Bond and Stock Markets Agree: Interest Rates Are Going Up, Just Not Much

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JPMorgan Chase boss Jamie Dimon says six or seven rate hikes are possible this year, which is more than the market expects.

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Brian Snyder/Reuters/Alamy

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On Wall Street, there is a perennial argument about the relativity of hard workers in the bond market compared to those in the stock market. The conclusion I draw from these colloquialisms is that both camps can glean something from each other’s point of view.

The past week provided some examples of differing perspectives on these respective sectors of the financial markets. Stocks continued their 2022 return as the Federal Reserve is widely seen as withdrawing from its ultra-accommodative monetary policy, long after acknowledging inflation outright for all others.

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Meanwhile, a sharp rise in bond yields turned resistance at their recent high tide mark. And when fixed-income markets agree about the certainty of future Fed interest rate hikes, they tend to top those rates at relatively modest levels. In addition, the market sees the Fed’s rate target well below inflation, even below the central bank’s long-term aspirational target of 2%, given the 7% increase in consumer prices over the past 12 months. leave.

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An array of Fed speakers basically reaffirmed broad market expectations of three one-quarter-percentage-point increases in federal-funds targets, from the current 0% to 0.25% range this year. By the end of the week, the fed-funds futures market had a . had about a 60% chance of Fourth hike till December, according to the CME FedWatch site, while JPMorgan Chase CEO Jamie Dimon said on Friday that there could be six or seven increases this year.

According to NatWest’s Economic and Strategy Report, the pricing of futures and forward contracts is growing at the same rate as Dimon’s – but only until the end of 2023. And then they forecast topping the fed-funds rate through 2024 in the 1.6% range. it will be much less 2.4% Peak in 2019 During Last Fed Hiking Cycle, and the Fed has its own expectations for further growth of 2.1% in 2024 and a long-term neutral rate of 2.5%. Published in its December policy meeting,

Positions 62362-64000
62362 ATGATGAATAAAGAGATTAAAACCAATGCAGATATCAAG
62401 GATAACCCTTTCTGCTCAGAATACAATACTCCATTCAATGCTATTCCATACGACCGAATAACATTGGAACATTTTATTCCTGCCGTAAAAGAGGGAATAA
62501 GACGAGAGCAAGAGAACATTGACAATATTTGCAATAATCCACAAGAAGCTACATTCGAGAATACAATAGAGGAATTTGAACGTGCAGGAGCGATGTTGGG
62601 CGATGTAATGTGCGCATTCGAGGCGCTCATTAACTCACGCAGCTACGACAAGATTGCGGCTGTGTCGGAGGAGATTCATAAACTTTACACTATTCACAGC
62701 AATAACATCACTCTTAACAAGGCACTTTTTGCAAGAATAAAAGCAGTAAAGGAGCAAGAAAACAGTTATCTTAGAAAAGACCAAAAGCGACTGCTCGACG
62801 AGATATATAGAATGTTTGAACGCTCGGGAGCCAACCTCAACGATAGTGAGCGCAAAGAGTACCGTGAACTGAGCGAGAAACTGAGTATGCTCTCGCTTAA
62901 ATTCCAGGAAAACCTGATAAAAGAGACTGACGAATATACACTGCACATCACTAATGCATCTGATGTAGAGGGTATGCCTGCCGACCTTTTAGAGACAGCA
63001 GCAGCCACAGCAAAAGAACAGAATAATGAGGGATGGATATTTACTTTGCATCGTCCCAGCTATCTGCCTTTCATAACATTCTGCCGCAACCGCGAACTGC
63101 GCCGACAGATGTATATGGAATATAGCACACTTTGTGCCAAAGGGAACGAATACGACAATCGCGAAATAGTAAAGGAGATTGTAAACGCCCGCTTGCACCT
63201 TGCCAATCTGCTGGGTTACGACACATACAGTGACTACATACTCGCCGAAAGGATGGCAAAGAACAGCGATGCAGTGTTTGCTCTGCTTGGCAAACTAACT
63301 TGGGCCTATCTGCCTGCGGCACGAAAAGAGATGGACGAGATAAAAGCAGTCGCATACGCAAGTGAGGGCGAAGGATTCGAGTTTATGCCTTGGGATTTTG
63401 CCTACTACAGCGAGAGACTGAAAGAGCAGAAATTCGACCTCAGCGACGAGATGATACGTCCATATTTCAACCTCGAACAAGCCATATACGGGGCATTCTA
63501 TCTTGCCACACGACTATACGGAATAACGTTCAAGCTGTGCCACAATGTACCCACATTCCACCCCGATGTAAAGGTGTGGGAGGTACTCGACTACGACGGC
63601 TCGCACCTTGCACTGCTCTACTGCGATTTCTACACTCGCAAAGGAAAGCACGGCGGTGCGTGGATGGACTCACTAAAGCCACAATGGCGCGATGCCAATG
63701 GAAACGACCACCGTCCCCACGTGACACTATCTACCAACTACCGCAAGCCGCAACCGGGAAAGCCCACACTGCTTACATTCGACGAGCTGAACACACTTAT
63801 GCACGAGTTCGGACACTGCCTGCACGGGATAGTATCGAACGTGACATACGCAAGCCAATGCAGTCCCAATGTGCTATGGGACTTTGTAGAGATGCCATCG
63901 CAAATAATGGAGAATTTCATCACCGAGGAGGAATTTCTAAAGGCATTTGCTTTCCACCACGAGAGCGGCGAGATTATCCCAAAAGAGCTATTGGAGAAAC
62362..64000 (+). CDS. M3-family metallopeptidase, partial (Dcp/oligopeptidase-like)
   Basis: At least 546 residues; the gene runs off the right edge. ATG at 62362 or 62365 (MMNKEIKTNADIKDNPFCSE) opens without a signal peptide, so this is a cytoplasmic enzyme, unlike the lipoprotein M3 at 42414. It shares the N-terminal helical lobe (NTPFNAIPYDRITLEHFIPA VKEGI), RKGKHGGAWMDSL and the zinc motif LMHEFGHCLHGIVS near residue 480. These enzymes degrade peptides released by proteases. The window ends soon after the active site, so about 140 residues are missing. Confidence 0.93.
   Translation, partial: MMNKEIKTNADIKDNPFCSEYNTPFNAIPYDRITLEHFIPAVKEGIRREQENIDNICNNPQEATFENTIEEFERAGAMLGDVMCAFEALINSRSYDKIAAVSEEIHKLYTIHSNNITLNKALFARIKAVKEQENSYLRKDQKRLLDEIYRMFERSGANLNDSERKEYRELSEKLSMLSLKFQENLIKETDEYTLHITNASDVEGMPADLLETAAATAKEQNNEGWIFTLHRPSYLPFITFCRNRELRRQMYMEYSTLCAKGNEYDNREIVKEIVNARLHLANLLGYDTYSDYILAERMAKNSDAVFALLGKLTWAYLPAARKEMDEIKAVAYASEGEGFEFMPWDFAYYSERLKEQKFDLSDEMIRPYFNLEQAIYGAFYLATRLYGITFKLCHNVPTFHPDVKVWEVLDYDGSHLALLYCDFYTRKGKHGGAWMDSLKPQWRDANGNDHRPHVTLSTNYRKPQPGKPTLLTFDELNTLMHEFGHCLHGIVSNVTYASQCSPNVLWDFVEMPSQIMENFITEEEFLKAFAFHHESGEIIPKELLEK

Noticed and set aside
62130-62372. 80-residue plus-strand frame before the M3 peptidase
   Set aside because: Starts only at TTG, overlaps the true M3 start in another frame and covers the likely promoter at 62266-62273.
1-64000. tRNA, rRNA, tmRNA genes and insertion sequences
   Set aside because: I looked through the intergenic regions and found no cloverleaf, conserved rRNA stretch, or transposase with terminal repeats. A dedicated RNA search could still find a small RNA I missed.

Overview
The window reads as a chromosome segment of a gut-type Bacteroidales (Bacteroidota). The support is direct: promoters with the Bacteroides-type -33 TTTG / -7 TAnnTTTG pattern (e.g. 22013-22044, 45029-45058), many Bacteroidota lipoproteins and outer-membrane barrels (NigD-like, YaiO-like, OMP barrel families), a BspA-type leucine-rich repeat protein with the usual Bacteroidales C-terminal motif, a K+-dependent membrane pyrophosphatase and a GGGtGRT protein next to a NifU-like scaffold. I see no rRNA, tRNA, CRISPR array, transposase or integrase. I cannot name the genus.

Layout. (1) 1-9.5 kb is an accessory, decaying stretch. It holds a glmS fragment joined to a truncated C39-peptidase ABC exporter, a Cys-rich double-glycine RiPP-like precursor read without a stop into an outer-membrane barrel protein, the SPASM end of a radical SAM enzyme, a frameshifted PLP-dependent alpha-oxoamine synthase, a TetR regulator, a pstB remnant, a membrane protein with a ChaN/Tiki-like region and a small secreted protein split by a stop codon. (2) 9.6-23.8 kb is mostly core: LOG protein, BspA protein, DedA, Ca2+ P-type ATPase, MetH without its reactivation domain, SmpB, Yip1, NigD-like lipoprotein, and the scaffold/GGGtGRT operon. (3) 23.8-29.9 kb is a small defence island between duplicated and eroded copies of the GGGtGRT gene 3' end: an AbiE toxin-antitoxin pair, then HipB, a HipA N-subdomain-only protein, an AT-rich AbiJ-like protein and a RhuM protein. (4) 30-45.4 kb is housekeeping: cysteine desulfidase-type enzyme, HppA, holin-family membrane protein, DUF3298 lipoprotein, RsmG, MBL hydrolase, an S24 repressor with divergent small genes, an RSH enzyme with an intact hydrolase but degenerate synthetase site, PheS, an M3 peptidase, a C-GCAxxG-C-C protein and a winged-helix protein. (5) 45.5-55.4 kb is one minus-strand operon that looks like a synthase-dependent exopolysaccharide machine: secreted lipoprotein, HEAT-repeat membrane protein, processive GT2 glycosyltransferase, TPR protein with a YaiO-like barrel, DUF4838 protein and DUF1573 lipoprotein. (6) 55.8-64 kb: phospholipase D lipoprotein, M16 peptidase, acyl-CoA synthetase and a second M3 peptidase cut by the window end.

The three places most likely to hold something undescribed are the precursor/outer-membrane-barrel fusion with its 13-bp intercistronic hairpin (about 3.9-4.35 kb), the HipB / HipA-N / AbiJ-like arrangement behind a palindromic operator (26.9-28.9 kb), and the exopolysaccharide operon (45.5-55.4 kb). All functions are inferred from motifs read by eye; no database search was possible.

As for long-term interest rates, the futures market has seen only a modest increase of 1.94% in one year and 2.06% in two years in the benchmark 10-year note yield, the NatWest note said. Those estimates were up 1.77% late Friday, basically unchanged in the week, but down from the bank’s own forecast of 2.2% in the fourth quarter of 2022 and 2.45% a year later.

Corporate treasurers, bellwethers sensitive to rate trends, are back in the capital markets in what they see as very attractive terms. In the first nine business days of 2022, investment-grade companies have raised nearly $100 billion, while high-yield borrowers, a much smaller group, have raised just over $13 billion.

Yet expectations of a relatively small rate hike were enough for equities to last another week, with the Nasdaq Composite down nearly 5% since the turn of the year. One hypothesis might be that both markets see a limited scope for higher interest rates, perhaps because they will impact economic growth, or because of the fragility of the heavily indebted financial system. There may be relatively little difference between the stock and bond crowd.

Write Randall W. Forsyth at [email protected]


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